Dave was extremely professional but more importantly I was treated as a person not a case. He always returned calls and emails in a very timely manner. I would definitely recommend Dave to help with legal needs! -Jennifer S.

As someone who never had a lawyer, David made everything as simple as possible. He is very easy to communicate with and provides all the answers and support you will ever need. If I ever need a lawyer again, David will be my first choice to contact. -Andrew

I was falsely accused of something and had an order filed against me. Ben represented me during court and successfully had the order dismissed. He also went above and beyond to make sure it would not show up on my record. – Brittany.

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Forfeiture of Property


CaseState of Tennessee v. Charles D. Sprunger

Issue:  Can the State seize the real property of a defendant convicted of downloading child pornography where the only nexus between the unlawful behavior and the dwelling was that the computer was located in the dwelling?

Facts: Defendant was convicted for downloading child pornography in his house.  The State executed a forfeiture warrant to seize Defendant’s real estate pursuant to TCA § 39-17-1008, which permits forfeiture of property “used in the commission of” the offense charged.  After a trial, the trial court entered a forfeiture order.   Defendant later filed a motion to include in the record the transcript of the ex parte forfeiture warrant hearing which occurred prior to trial.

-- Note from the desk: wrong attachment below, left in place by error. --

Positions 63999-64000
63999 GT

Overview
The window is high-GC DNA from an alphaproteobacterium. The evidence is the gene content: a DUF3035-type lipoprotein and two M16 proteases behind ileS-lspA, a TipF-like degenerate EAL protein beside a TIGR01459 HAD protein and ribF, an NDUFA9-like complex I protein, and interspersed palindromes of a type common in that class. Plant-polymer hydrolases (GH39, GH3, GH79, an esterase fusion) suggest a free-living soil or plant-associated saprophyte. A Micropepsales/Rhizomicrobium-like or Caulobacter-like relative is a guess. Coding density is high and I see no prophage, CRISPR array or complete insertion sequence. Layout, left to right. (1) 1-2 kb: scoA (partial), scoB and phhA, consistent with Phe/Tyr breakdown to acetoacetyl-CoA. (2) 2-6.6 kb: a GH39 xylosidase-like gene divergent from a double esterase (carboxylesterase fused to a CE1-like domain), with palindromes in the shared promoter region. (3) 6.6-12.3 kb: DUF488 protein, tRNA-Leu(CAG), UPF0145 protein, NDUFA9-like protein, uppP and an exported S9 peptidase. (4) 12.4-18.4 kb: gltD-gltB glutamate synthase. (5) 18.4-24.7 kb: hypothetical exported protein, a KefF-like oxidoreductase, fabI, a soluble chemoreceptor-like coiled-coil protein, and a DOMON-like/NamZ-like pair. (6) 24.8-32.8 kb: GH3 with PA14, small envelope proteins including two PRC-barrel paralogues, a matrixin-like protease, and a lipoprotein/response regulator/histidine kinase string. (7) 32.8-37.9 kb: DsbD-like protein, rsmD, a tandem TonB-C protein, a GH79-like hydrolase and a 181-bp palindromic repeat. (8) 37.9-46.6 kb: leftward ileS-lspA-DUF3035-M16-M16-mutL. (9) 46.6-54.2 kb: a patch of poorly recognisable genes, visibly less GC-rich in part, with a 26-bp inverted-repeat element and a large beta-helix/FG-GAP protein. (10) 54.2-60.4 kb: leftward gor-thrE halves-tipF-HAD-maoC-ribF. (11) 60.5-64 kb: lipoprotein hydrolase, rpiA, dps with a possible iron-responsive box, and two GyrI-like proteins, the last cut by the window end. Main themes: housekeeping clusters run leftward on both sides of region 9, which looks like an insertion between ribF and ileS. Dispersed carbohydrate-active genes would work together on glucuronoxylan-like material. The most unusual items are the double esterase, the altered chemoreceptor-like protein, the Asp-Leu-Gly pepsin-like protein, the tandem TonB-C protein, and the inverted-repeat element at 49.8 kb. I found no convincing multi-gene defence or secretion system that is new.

Appellate Decision:  The intermediate court upheld the forfeiture.  First, the court held that Defendant waived the sufficiency of the forfeiture warrant by failing to request the transcript before trial.  Second, the court determined that his real property was subject to forfeiture under the statute.  Third, the court determined that the evidence was sufficient to show that the real estate was used “in the commission” of the crime because it (literally) housed his computer and contained the power outlets and internet connection used.

Review Granted:  December 12, 2013.

Prediction:  The Hotlist will not be making a prediction in this case, as Ben has been appointed by the Supreme Court to represent the Defendant, who had been representing himself from prison.